Trigger warning: The following editorial commits microaggressions against a popular grain, bland school names and the North Star. It also contains content that may be upsetting to Bend-La Pine School Board members. Fortunately, evidence suggests they pay little attention to what other people have to say anyway.
The Bend-La Pine School Board declined Tuesday to pick a name for the district’s next elementary school. The ostensible reason for the delay was the absence of two board members, but it’s just as likely that the five board members present at the evening meeting didn’t want to deal with the backlash that would have met an unpopular decision. And thanks to the district’s handling of the naming process, a decision almost certainly would have been unpopular.
The district’s first mistake was creating a public process that ended up ignoring utterly what the public had to say. Using an online survey, the district asked the public to recommend names for the new school. The most popular name by far was Arlie Seems Elementary, Seems being a longtime district teacher who died in 2013. Yet the district’s naming committee snubbed Seems and his 131 votes in creating a short list composed of Ruth Reid, Florence Drake and North Star, which combined received a whopping nine votes.
Seems’ daughter, Katie Kessel, pointed out to the board Tuesday that the public’s top choice was “not simply overlooked, but ignored.” If you ask the public’s opinion and ignore the results, she asked reasonably, “why ask the public in the first place?”
The district’s second mistake is one that hasn’t yet been made: naming the new school North Star, which is the naming committee’s top choice. Even if the board decides to continue ignoring Arlie Seems, choosing North Star would be a disappointment, as it would necessarily pass over two names that belong to people who played important roles in Bend’s history. Apparently, a star hundreds of light years from Earth better captures the essence of education in Bend than Drake and Reid, two women who actually lived and, in Reid’s case, taught here.
One possible explanation for North Star’s popularity among the school-naming crowd is its blandness. Naming schools after people can become controversial, especially if unflattering biographical details subsequently emerge. Naming your school after an animal or an inanimate object is safe, if unambitious and uninspiring. Ironically, according to the naming committee’s report, the North Star moniker is intended to motivate students to “explore and reach for the stars.” Never mind that Drake, an early Bend settler, and Reid, a pioneering teacher, did just that.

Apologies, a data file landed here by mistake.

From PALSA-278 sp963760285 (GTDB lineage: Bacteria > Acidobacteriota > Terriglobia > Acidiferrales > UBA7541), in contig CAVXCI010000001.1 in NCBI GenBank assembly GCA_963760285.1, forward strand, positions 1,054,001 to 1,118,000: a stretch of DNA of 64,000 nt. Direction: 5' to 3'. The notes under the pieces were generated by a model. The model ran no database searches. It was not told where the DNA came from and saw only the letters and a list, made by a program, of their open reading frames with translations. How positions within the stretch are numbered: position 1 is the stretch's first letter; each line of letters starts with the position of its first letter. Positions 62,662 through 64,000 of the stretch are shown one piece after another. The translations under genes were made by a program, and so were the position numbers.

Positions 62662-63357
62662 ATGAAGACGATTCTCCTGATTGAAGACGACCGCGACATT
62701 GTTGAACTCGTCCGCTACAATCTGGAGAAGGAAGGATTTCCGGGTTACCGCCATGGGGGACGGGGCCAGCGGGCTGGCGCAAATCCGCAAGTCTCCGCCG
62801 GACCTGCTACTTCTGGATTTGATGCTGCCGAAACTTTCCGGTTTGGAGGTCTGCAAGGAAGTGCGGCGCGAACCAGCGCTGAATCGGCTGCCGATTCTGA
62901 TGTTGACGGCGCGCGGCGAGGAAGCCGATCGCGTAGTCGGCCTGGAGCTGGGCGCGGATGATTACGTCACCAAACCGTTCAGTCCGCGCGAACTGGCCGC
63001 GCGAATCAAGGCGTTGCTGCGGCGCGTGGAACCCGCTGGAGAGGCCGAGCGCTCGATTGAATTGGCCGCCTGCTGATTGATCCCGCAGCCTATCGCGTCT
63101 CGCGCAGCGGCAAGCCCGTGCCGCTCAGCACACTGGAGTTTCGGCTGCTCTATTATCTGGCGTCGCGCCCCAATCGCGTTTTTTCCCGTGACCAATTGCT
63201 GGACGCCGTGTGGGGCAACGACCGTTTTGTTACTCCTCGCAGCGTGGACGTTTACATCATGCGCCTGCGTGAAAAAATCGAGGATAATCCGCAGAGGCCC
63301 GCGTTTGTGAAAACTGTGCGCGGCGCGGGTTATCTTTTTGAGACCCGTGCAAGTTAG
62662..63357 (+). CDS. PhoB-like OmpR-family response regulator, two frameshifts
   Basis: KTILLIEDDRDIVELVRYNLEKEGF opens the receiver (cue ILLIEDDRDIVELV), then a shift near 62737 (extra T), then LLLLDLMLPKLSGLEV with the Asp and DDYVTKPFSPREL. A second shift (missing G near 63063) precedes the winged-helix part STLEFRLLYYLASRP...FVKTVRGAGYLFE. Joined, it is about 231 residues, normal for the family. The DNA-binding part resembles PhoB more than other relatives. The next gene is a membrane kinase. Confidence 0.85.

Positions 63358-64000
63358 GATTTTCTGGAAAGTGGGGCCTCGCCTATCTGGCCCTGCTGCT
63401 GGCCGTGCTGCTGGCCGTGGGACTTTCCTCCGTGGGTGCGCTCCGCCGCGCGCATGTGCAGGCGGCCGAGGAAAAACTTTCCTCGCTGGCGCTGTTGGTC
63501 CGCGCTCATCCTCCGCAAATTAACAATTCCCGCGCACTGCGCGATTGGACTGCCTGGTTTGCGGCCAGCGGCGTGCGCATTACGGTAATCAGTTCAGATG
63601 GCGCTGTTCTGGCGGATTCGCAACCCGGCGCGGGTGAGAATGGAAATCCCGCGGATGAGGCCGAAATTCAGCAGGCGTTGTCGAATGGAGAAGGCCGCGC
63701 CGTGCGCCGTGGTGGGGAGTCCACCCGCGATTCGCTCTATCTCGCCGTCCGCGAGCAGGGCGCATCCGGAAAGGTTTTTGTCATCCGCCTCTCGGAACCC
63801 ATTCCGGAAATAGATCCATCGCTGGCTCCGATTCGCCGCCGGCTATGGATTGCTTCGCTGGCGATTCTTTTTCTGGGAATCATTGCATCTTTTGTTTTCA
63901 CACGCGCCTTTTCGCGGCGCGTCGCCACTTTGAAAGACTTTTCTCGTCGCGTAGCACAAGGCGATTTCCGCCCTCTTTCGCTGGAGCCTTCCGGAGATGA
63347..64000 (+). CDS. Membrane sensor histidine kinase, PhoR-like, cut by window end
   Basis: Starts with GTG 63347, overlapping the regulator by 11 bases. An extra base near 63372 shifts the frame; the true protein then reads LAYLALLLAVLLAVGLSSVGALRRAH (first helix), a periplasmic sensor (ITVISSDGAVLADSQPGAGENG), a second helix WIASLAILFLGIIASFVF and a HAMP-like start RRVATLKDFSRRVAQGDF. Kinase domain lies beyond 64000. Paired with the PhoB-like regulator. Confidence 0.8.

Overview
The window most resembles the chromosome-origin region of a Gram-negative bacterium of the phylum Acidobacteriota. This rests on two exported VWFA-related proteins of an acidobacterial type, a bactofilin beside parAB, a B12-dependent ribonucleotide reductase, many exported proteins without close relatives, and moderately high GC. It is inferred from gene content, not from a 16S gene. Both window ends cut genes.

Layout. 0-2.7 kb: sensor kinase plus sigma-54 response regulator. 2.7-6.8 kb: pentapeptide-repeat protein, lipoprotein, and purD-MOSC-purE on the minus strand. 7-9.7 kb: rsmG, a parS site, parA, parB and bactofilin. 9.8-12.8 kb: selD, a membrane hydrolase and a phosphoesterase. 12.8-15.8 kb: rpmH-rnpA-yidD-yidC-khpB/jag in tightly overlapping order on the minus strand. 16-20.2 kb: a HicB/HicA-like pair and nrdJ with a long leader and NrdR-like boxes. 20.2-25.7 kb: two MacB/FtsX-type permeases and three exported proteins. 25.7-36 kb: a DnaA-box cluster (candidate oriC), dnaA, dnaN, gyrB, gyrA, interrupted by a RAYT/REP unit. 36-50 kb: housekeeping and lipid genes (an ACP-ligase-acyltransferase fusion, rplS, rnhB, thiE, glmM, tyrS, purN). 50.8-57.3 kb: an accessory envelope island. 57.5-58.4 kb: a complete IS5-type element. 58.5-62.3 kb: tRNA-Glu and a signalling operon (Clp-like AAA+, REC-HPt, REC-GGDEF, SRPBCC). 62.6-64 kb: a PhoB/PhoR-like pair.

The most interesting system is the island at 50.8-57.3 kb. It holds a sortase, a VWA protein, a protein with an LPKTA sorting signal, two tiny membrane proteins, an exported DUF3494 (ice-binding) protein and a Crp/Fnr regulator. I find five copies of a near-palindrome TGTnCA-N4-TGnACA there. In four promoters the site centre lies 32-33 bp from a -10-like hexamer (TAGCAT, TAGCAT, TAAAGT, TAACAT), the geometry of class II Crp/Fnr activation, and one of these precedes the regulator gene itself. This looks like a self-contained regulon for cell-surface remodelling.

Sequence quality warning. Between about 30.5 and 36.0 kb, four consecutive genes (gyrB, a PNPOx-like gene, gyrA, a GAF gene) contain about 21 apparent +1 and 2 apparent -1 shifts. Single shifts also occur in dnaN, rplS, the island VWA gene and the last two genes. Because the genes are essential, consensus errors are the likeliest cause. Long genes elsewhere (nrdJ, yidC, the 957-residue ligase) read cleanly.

If all of this process and controversy produces North Star Elementary, district residents will have learned two things. First, district officials don’t care what the public thinks. They’re just pretending, and not very hard at that. Second, what district officials want above all is bland, safe school names.
Perhaps it’s time, then, for district leaders to be honest about their intentions and dispense with the public-process charade when naming the district’s soon-to-be-built high school. Instead, they should simply choose the blandest name they can find.
Our recommendation: Oatmeal High School.
What does oatmeal have to do with Bend? Absolutely nothing, but with enough effort you can rationalize anything. That’s what the district’s naming committee did with North Star, after all. North Star Elementary is the district’s northernmost school, the committee wrote. The star after which it’s named has been a “reliable navigational tool,” which presumably the school will be as well. And then there’s all the “reach for the stars” stuff.
What about oatmeal? Well, it’s good for you, just like going to school. It isn’t a lot of fun, but, then, school often isn’t either. Also in oatmeal’s favor: It calls to mind both Oregon’s agricultural history (it’s grown in the state, and horses eat it) and Bend’s changing demographics (granola and oatmeal stout, anyone?).
The biggest problem with Oatmeal High is what to call the sports teams. The University of Pennsylvania already has the Quakers, a name that might create church-state objections in any case. No team wants to be known as the Oatmeal Cookies.
That leaves, by default, the Oatmeal Mush, which pretty much says it all.